Kiribati: Where planetary and public health collide
This used to be a beach where families gathered for weekend picnics. Rising sea levels are eroding the coastline of South Tarawa, Kiribati. The shrinking land is having an impact on people’s ability to grow food and pushing people further inland, contributing to overcrowding. A poor-quality diet contributes to non-communicable diseases like diabetes, while cramped conditions contribute to tuberculosis and leprosy. Kiribati, 2022. © MSF/Joanne Lillie
Kiribati is the only country in the world to touch all four hemispheres. The 32 atolls (and one raised coral island) lie between Australia and Hawaii and collectively cover just 811 square kilometres of land in a vast ocean area of 3.5 million square km. Some eastern islands take a week to reach by boat from the main island, and if not for a tweak to the international date line, would be 24 hours behind.
It is fascinating, beautiful, and troubled. Half of Kiribati’s total population (estimated at 120,000) live in the capital, South Tarawa. Slim strips of land shaped like a boomerang, the main island can barely accommodate all her people.
A result of a brisk birth rate (26 births per 1,000 people), and urbanisation on South Tarawa due to migration from outer islands, overcrowding exacerbates health and social problems and environmental issues.
Kiribati has one of the highest burdens of disease in the world, including the highest incidence of leprosy, one of the highest of TB and diabetes; and some of the lowest access to primary healthcare. There are clear needs here that are not being met.Alison Jones, Medical Coordinator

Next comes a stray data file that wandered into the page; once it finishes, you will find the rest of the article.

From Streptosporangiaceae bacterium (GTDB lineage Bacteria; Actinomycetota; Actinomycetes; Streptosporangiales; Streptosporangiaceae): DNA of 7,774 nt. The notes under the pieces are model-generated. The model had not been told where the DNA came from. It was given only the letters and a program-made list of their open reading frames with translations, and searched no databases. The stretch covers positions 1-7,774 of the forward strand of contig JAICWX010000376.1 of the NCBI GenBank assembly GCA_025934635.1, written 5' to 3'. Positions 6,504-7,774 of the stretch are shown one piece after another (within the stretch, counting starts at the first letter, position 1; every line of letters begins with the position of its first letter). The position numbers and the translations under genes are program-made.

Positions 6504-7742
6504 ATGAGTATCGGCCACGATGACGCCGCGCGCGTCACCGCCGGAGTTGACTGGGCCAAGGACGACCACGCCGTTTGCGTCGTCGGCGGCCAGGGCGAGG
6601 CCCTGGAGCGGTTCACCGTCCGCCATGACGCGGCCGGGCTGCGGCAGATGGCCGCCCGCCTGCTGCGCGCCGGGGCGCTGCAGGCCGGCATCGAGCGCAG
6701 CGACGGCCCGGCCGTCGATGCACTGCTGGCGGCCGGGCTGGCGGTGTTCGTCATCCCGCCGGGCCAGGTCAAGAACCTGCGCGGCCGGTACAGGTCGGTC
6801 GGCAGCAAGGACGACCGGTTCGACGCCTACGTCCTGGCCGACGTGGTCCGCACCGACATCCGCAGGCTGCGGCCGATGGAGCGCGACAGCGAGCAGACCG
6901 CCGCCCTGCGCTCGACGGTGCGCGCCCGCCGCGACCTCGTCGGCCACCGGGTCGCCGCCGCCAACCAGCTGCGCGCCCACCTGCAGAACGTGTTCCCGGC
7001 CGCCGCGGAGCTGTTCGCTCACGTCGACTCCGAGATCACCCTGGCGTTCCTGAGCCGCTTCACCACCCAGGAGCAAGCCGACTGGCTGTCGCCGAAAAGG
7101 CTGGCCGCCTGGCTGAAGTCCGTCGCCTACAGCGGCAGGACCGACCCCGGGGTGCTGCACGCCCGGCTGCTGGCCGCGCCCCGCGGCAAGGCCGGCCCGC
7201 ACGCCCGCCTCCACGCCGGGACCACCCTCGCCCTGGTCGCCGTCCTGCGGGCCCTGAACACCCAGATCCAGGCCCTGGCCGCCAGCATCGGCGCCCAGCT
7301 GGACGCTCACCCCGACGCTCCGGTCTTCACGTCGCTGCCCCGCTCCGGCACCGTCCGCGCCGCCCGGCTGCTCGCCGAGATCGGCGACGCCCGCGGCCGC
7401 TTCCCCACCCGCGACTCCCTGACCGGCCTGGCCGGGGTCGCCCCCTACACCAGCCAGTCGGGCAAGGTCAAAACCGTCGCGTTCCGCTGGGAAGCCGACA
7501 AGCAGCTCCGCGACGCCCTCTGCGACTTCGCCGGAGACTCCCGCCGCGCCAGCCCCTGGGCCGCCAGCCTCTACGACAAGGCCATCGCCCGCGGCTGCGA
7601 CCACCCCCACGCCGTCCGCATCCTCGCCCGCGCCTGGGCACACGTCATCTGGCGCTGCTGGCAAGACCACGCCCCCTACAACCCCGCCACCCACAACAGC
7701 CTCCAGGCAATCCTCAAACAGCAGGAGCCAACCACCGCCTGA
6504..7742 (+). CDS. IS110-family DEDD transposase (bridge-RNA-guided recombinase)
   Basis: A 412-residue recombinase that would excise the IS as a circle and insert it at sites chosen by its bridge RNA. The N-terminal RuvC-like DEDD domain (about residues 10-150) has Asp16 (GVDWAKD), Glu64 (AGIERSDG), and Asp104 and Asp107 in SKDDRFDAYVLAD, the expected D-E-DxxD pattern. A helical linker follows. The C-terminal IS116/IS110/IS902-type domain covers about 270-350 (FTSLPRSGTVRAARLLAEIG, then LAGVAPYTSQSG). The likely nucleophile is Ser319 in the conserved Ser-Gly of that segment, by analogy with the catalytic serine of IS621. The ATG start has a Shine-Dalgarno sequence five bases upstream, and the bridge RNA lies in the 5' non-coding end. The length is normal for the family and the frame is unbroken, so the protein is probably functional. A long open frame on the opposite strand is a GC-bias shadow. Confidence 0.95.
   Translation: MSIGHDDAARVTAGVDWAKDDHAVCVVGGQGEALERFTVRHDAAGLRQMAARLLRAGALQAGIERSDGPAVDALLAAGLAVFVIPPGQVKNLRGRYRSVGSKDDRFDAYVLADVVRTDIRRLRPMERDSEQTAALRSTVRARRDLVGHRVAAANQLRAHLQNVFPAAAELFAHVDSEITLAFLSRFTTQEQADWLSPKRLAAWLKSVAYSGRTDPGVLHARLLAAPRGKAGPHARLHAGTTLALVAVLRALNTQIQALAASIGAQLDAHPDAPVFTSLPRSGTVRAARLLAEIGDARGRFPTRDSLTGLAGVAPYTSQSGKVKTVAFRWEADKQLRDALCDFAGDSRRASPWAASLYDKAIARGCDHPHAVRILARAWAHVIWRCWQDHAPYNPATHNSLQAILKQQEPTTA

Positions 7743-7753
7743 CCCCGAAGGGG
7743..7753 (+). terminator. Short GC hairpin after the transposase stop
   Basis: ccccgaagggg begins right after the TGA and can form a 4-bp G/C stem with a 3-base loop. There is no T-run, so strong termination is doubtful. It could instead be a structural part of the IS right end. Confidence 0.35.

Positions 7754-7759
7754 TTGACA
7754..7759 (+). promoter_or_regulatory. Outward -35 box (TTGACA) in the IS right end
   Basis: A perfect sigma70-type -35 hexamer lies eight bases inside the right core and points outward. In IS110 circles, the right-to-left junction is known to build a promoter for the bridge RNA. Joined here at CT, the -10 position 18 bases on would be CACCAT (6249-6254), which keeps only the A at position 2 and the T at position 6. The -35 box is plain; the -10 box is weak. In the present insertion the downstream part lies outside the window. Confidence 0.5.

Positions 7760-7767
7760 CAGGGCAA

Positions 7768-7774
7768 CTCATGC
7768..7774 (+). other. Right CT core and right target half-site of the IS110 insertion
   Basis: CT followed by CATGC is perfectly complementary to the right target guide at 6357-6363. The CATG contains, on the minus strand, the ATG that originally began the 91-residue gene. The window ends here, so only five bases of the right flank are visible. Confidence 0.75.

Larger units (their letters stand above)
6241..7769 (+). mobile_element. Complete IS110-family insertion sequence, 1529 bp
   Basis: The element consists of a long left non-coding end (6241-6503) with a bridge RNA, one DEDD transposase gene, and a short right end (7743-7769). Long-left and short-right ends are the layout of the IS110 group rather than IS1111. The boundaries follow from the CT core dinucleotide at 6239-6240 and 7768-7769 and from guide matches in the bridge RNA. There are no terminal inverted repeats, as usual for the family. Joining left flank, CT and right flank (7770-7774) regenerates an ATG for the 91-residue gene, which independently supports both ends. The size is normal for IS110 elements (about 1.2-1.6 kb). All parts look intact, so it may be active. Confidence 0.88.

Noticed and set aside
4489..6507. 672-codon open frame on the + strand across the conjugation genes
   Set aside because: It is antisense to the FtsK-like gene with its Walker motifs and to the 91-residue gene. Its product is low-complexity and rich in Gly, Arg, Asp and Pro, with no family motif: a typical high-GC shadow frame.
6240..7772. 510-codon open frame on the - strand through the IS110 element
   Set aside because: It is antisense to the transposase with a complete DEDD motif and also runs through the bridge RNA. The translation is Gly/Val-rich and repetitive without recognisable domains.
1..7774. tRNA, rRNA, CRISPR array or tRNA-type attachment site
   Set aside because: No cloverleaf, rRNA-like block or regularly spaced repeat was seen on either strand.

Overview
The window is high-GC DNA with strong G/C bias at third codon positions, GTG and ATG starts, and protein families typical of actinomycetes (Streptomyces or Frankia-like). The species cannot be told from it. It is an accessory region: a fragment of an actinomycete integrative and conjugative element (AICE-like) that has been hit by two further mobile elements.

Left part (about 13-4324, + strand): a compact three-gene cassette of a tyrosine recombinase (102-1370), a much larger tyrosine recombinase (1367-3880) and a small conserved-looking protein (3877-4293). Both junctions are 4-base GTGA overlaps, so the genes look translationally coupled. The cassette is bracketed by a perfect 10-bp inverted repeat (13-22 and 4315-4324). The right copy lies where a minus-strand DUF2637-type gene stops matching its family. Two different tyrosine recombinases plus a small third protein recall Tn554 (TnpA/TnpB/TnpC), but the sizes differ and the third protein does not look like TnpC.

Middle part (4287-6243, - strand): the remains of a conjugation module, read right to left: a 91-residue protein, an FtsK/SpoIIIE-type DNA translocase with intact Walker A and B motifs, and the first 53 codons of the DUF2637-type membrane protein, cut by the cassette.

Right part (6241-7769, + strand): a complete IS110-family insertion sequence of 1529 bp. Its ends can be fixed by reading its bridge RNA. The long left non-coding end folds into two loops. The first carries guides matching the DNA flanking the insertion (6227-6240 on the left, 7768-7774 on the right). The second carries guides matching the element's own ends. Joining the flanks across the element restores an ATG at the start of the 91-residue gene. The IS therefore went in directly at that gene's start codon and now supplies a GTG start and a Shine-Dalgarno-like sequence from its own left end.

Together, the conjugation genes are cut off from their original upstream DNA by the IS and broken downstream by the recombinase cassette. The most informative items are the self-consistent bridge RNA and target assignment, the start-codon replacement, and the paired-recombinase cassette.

On top of that, the environmental issues are significant, and growing.
Among the most climate-vulnerable places on earth
The people of Kiribati (or i-Kiribati’s) fragile situation is threatened by a changing climate. The vast majority of households reported climate impacts back in 2016, with 81 per cent already directly affected by sea level rise.
Kiribati’s small land mass is particularly vulnerable to a rising sea - the highest point on Tarawa is just three metres above sea level. Evidence of land shrinkage due to erosion is everywhere. In some places, uprooted trees lie where picnic spots and beaches once were. Homes are abandoned as the water comes closer and sandbags line the edges of the coast like chains of reinforcement. At full moon high tide, waves crash across the main causeway and flood homes.
Along with erosion, the salinisation of underground water sources and soil, warmer air temperatures, more frequent ‘king tides’ and drought are increasing.